18. 18. Global Consumer Trends4 Global consumption trendsAs illustrated in Figure 9, Euromonitor International anticipates continued growth in the global stilltable wine market to 2010, rising to 3.1 billion nine-litre cases (or 1.8% growth per annum).However, wine is not anticipated to grow as fast as beer (+3% per annum), cider (+4.2% perannum) or flavoured alcoholic beverages (+4.9% per annum) over the period. Figure 9: Growth in alcoholic beverage volumes, 2005–2010 215% 60% 50% 40% Volume growth 30% 20% 10% 0% pe ld a pe sia st ica c ic i or Ea cif ro ro la er er -10% W Pa Eu Eu ra Am Am e dl st ia rn n id Au rth tin er As te M st La es No d Ea -20% an W a r ic Af Beer Cider / perry FABs Wine SpiritsWine drinking is increasing in Australia, in most of our 10 main export markets, and in a numberof key emerging markets, but decreasing in many of our wine producing competitors (most ofwhich, like us, have a current oversupply).The distinction is quite marked. Wine consumption perperson and wine’s share of the total alcohol market are rising in the UK, the US, Canada, NewZealand, Ireland, Denmark, the Netherlands and Sweden, but falling in France, Italy, Spain,Portugal, Chile and Argentina. France and Portugal have shown the largest rates of decline, withItaly likely to soon pass France as the world’s largest wine consumer per person.Ireland and Japan are the fastest movers in the other direction (Ireland has been the leader in perperson wine consumption growth since 1994), but just as significant in terms of the volumesinvolved are compound annual growth rates of 5% and 4% in the UK and the US respectively.Emerging consumer markets such as Russia, China and South Korea are anticipated to growabove global trend rates (see page 26). These markets are evolving rapidly from a consumergoods perspective, and the complexity of consumer beverage needs varies by region and incomelevels. As such, each should be addressed on an individual basis. The AWBC’s Export MarketGuides are a valuable source of information, and Austrade can provide guidance with respect tocultural cues.Both China and South Korea have existing social and cultural roles for alcohol, and China has atradition of grape wine consumption, but in both countries traditional alcoholic beveragesdominate consumption. For instance beer and baijiu (fermented rice beverage) are the mostpopular in China, while South Korean consumers charge their glasses with beer and soju (distilledrice beverage).Despite the lack of a traditional wine culture in these markets, the current significant economicand social change provides a real opportunity for wine penetration. As a ‘new’ drink wine has theopportunity to be associated with ‘modern’ lifestyles and values—a different positioning thantraditional European perceptions. The execution, however, needs to be appropriate as theconsumption or rejection of a national traditional beverage is often an emotive issue. 16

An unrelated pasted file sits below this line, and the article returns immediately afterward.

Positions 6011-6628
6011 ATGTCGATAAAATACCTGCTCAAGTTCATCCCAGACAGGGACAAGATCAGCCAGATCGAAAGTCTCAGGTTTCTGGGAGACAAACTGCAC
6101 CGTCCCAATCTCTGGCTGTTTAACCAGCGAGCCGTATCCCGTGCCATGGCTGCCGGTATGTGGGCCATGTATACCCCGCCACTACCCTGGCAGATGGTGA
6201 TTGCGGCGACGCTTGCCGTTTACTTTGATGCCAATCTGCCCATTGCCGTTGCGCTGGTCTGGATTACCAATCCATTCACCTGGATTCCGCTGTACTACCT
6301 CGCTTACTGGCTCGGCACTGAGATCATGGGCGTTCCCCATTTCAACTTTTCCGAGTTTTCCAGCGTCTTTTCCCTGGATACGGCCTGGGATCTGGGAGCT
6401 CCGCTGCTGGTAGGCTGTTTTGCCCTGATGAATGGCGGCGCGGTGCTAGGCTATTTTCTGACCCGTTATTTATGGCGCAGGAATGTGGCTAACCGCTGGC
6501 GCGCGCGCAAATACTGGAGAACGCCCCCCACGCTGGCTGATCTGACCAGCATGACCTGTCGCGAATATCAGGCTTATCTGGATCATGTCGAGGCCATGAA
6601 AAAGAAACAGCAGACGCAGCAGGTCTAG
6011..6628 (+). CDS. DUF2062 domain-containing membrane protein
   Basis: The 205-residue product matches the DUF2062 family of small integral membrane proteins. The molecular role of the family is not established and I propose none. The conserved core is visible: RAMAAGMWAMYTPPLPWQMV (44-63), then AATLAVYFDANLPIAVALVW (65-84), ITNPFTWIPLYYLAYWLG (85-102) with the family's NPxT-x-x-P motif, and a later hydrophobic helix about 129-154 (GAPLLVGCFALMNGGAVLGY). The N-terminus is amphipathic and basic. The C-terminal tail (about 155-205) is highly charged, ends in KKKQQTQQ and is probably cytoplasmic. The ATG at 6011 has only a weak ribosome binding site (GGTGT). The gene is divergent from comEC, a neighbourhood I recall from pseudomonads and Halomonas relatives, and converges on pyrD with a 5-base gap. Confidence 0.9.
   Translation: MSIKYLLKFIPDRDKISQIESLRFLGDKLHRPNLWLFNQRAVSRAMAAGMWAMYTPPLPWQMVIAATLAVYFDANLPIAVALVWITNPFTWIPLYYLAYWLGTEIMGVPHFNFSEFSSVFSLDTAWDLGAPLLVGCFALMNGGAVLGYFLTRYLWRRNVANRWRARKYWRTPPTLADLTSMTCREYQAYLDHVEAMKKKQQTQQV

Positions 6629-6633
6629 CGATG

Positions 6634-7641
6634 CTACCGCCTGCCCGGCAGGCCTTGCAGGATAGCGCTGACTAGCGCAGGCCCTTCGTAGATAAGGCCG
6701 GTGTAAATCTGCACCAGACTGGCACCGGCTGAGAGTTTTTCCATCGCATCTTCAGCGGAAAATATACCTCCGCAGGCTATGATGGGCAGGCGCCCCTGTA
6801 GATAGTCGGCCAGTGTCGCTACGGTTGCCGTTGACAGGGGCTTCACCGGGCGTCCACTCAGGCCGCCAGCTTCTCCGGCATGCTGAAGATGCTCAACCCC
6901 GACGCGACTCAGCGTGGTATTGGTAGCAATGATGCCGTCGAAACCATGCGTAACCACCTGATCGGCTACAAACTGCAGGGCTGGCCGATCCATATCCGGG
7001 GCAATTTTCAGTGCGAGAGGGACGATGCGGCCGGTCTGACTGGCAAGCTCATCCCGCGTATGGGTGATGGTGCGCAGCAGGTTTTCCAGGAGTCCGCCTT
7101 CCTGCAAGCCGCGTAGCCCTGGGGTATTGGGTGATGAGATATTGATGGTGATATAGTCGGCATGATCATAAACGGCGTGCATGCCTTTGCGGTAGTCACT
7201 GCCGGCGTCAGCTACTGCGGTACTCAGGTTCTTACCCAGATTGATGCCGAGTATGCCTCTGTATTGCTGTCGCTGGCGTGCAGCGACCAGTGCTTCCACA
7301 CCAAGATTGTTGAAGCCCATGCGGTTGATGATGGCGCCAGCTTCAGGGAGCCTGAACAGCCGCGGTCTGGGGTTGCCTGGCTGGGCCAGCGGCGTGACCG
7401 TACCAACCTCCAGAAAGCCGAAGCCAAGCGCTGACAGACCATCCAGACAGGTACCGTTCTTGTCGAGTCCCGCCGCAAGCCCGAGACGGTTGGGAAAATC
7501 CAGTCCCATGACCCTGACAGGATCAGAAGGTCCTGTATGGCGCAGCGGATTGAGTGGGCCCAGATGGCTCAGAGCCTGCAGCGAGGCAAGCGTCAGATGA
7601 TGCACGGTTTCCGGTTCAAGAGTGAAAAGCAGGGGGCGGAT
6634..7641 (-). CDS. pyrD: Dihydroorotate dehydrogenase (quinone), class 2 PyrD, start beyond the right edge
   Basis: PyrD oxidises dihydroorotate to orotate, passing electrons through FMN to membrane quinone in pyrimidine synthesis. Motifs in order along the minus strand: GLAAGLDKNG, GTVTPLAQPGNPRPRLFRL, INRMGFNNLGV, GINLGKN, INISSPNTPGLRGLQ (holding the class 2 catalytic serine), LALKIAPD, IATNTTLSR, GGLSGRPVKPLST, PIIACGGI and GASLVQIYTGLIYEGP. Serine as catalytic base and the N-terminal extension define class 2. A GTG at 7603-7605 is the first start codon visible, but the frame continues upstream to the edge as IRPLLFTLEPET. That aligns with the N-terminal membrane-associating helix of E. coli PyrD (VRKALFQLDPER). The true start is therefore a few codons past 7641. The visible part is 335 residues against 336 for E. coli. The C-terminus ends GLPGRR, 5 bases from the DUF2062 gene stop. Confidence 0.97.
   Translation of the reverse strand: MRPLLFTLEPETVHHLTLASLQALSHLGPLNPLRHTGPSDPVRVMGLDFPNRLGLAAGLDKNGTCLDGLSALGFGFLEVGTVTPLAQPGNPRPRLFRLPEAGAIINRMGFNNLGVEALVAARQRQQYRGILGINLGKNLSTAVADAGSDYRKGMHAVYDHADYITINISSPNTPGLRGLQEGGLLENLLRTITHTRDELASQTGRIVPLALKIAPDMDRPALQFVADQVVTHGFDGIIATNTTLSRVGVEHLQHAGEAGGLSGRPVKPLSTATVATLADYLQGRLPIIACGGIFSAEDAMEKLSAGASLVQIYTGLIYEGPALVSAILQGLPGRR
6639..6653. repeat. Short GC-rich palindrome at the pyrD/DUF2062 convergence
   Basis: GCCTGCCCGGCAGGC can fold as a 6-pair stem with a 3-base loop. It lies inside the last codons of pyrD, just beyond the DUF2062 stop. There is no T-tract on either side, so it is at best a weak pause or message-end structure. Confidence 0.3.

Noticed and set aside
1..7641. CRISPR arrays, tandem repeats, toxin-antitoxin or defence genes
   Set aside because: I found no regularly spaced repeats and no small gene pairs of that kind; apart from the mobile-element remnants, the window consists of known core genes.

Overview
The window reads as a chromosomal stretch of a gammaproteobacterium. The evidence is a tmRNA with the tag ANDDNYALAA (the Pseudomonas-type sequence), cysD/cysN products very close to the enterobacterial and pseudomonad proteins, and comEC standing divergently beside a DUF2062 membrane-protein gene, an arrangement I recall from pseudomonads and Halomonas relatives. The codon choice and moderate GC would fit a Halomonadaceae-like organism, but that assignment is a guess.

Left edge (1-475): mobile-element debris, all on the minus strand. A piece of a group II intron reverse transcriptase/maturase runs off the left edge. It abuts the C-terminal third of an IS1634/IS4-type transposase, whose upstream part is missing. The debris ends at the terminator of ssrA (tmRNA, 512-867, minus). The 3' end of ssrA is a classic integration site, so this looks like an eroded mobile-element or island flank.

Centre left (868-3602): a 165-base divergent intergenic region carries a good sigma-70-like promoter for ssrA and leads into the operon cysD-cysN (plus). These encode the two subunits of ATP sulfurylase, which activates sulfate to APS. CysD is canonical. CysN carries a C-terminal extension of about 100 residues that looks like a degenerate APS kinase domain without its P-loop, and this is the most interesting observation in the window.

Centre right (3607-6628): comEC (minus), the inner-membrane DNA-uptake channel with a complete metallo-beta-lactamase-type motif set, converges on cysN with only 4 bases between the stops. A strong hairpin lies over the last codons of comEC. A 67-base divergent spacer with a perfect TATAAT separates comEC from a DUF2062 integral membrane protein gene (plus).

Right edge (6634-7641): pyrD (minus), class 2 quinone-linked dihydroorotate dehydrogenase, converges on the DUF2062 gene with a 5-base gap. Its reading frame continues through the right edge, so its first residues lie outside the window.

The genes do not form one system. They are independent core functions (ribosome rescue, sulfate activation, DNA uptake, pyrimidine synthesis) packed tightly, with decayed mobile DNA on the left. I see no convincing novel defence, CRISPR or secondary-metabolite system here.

19. 19. Global Consumer TrendsIn a number of global markets, the beer category is experiencing off-trade growth rates ahead ofwine. In mature Western beverage markets a dichotomy in beer category growth exists. Themajor volume mainstream and value beer brands are generally experiencing flat to declininggrowth, however the premium and light/low-calorie beers are experiencing growth. Consumersare switching to these segments as they reflect the Indulgence / Premiumisation and Healthmotivations.In emerging markets, beer is experiencing strong growth. This trend is evidenced by the mergerand consolidation activity that is occurring, particularly across the BRIC (Brazil, Russia, India andChina) regions. The disparities between the established and emerging beer markets provide roomfor growth in the global beer business.While the fad for flavoured alcoholic beverages has passed in Western Europe and NorthAmerica, the category is expected to continue to outpace other alcoholic beverages in EasternEurope, Latin America and Australasia. Taxation changes put the breaks on growth in WesternEurope, however, industry participants, such as Diageo, are continuing new product developmentand launches in Western Europe. The new offers incorporate the Health mega-trend; for example,Diageo launched Quinn’s, a fruit ferment blended drink “where everything, even the alcohol, ismade from 100% fruit”, in the UK 12 months ago.4.1 Wine consumption trends in key marketsConsumer trends in Australia’s domestic and key export markets (existing and emerging) arebriefly reviewed below.AustraliaAverage wine consumption in Australia is increasing and in 2006 the average Australianconsumed about 22 litres of wine per year. In 2005-06, Australians consumed about 430 millionlitres of wine with a retail value of around $A2.7 billion.Domestic sales of Australian wine have grown steadily over the past decade with annual growthvarying between 1% and 6%. Beer and spirits consumption has been declining.Of note, however, are:• the continuing growth of RTDs (up 10% in 2006 according to Liquor Merchants of Australia) and their increasing acceptance by younger males – this is likely to be significant as the wine industry targets younger infrequent consumers; and• the 22% increase in sales of imported wine in 2005-06 (to 27 million litres), driven primarily by white wine and sparkling wine from France and Italy. More than half of all imports come from New Zealand.White still wine was the major contributor to growth in 2005-06, followed by sparkling wine. Salesof red wine and fortified wine fell. Soft pack sales fell for the second successive year.Industry observers are noting and predicting increased consumer interest in new grape varietiesand wine styles, including traditional European strains such as Sangiovese, Tempranillo and PinotGrigio. Marketers argue that Australian consumers are becoming more market and brand savvyand are increasingly interested in experimentation and experiences when buying consumerproducts – including alcoholic beverages.United Kingdom and IrelandThe UK has transformed from a traditional beer and spirit drinking country into a major winemarket as is expected to be the largest importer of wine by 2010 – overtaking Germany. Perperson consumption increased from 12.6 litres in 1994 to 21.1 litres in 2004. With a totalconsumption of 1.2 billion litres, the UK is the eighth largest wine consuming country in totalvolume terms – and Australia’s biggest export market. New World wines excel in the UK, witharound 55% share of total wine consumption. 17